So it is somewhat baffling to see people in disagreement with the final site selection when, in fact, the city initially proposed land virtually in the same area. This final site selection was based on sound planning principles and in accord with the City of Windsor’s 20 year Master Plan that already includes massive infrastructure development plans for residential, commercial and institutional growth for the area.
Some Windsor residents, especially those in the city core or far west end, fear they will be at a disadvantage if the proposed acute care hospital is built on County Road 42 at Concession 9. Traffic engineering experts have determined that the proposed acute care hospital will be within 12 km of 70% of its city users.
And, with the opening of the Herb Gray Parkway which extends to the far west end, many residents of the west end now have improved travel route options for accessing the final site selection in terms of travel time and distance. Transit Windsor already services the nearby area and will adapt their routes accordingly to provide timely service to the acute care hospital.
With respect to the question of distance and time required to reach the proposed acute care hospital site, perhaps those who see the final site as too far a distance to travel are suffering from ’Windsor-itus’ – a condition best described as being ‘spoiled’ in our transportation times and distances to most points within our city boundaries.
For example, I can travel from my home on Victoria Avenue at Shepherd and reach the WFCU Centre within 15 minutes via Tecumseh Rd or E.C. Rowe Expressway. That’s from the city core to the far east end of the city. Most other medium to larger sized cities in Ontario would welcome having 70% of their acute hospital users within a 12 km distance from their homes.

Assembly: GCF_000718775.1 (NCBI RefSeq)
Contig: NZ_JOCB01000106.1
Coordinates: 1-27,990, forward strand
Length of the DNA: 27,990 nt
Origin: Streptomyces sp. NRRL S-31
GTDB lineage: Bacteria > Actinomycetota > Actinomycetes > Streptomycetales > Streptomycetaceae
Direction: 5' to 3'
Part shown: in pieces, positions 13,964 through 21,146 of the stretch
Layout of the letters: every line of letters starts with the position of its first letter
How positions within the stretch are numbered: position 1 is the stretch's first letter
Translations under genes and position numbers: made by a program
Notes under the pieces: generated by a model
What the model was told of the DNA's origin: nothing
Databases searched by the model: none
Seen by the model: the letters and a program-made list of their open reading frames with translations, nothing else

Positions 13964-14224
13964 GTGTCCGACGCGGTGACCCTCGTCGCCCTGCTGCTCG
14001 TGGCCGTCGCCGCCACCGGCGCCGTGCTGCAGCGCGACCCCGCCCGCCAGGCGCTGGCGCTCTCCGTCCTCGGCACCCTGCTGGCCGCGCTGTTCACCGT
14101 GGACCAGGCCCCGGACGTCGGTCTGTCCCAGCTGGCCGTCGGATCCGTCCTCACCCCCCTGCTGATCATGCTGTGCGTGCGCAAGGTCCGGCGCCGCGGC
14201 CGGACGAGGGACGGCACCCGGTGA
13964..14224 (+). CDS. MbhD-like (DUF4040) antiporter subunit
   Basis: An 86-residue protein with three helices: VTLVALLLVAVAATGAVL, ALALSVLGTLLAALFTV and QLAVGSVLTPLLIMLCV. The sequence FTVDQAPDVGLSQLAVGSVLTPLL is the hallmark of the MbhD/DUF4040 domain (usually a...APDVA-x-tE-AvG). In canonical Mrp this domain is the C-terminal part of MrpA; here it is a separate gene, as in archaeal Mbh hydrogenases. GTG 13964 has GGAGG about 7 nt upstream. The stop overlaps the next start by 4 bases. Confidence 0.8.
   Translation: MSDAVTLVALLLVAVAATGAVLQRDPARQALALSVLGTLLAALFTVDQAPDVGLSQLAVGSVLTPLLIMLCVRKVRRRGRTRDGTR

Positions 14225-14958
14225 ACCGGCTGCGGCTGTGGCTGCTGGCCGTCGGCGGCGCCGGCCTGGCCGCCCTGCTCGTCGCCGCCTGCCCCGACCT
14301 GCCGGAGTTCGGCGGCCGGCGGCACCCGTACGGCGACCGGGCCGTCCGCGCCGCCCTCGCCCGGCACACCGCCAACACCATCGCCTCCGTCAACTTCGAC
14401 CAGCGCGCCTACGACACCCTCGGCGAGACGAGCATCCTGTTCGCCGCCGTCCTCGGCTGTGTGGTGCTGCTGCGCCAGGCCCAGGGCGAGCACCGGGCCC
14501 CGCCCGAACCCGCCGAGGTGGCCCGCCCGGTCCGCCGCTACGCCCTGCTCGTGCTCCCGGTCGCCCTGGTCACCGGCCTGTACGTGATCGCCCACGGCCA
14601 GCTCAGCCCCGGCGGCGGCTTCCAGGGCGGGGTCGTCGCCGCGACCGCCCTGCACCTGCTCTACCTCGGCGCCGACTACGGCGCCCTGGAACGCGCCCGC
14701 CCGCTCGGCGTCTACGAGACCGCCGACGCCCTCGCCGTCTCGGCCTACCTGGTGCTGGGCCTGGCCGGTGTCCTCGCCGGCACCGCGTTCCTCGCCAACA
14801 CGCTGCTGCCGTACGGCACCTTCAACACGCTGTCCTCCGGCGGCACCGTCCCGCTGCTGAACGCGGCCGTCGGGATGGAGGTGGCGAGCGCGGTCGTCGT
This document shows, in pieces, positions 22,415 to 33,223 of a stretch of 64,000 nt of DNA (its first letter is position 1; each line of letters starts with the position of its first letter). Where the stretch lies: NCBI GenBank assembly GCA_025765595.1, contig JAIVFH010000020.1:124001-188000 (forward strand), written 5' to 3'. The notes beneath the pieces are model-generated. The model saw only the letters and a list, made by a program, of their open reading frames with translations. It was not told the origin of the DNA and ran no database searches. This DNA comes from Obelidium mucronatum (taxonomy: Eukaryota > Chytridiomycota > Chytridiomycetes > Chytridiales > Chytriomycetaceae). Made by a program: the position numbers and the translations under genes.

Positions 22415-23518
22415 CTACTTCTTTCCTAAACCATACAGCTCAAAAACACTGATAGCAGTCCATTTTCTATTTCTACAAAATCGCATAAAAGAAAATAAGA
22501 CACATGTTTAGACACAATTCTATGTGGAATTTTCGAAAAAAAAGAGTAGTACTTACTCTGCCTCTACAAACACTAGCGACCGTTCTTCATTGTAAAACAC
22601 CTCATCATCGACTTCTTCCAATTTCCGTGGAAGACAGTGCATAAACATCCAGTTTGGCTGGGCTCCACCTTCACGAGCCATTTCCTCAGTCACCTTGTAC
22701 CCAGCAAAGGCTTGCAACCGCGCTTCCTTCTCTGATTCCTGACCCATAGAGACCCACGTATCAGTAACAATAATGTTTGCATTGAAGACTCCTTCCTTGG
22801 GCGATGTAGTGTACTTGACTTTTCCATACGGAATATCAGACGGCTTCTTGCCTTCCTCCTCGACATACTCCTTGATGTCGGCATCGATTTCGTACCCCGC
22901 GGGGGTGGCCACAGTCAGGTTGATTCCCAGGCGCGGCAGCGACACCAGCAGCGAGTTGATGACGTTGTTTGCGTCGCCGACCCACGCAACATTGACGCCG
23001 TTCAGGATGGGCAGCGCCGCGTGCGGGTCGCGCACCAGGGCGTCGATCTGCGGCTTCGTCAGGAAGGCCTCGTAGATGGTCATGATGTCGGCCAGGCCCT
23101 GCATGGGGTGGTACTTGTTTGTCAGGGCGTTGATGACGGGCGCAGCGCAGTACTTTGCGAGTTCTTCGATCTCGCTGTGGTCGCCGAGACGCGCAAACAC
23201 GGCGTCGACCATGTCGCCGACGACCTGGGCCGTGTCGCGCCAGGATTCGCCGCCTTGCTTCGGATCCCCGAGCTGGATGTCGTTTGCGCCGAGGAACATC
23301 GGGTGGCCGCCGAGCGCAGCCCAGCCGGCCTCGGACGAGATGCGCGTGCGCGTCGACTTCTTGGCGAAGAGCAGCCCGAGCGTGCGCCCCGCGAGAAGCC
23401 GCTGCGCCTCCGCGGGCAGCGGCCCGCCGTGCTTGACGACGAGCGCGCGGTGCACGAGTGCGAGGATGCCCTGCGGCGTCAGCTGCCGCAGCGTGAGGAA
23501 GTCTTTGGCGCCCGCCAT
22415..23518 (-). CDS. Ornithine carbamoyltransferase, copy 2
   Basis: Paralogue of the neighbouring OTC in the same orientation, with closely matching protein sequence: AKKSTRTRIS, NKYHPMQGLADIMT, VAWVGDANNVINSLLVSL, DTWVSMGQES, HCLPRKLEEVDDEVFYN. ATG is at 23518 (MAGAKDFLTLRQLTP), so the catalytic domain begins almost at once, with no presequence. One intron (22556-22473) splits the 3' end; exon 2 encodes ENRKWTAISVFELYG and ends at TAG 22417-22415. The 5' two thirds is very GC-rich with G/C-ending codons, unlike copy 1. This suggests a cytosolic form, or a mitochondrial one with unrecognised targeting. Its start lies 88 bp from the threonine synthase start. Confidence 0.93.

Windsorites recall far too well the horrific history of the residents of the Grace Hospital site which sat derelict for far too long when it’s doors were shuttered February 2004. They fear that residents and businesses near our existing medical facilities will face the same fate under the proposed new health care system. Nothing could be further from the truth.
The old Grace Hospital site is proposed for the development of a modern urgent care facility designed with service, staff and equipment to deal the many types of ‘urgent’ cases that today clog up the emergency rooms at our two acute care hospitals.
The current Windsor Regional Hospital – Ouellette Campus will be redeveloped to support outpatient mental health services currently offered at this site and at the soon to be opened HDGH Transitional Stability Centre. Chronic Disease Management will also be dealt with at this downtown location. This re-purposing of our current Ouellette Ave acute care hospital will reclaim its former century long identity as Hotel-Dieu Grace. It’ll be great to welcome Hotel-Dieu-Grace back downtown to Ouellette Avenue.
The current west end Hotel-Dieu Grace Healthcare at the Tayfour Campus will see the construction and redevelopment of the existing site with the addition of a new 60-bed acute mental health wing. There will also be a significant addition of dialysis services and an expansion of diagnostic imaging.
And finally, the current Windsor Regional Hospital Met Campus site will be handed over to the City of Windsor in exchange for the Grace Hospital site on Crawford where the urgent care facility is proposed to be built. Unlike the Grace site which fell into private ownership and beyond the control and oversite of the city, the Met campus will become city property to be used in the future for development consistent with the existing residential and commercial neighbourhoods.
For me, supporting this initiative is a no-brainer. As a lifelong Windsorite, I am thrilled at the prospect that Windsor-Essex will soon have “a seamless, integrated and accessible healthcare system for all residents in Windsor-Essex.” For years our hard earned tax dollars have funded similar health care systems for other communities throughout the province. Now it’s their turn to finance Windsor’s deserved and long overdue new health care system.
I strongly urge all residents to support this new healthcare system proposal for Windsor and Essex County.
#WEareready is the new social media hashtag developed to show our support for this project. We are at a critical time in the five step process outlined by the province for communities seeking their share of the province’s capital investment dollars in future healthcare systems. We are in a serious dogfight with five other Ontario communities all vying for those capital dollars.
So all of us need to tell our elected members of provincial parliament – especially the Minister of Health – that the time has come for Windsor-Essex to finally have the integrated regional healthcare system that WE deserve.
For more detailed facts and information visit www.windsorhospitals.ca or watch this video.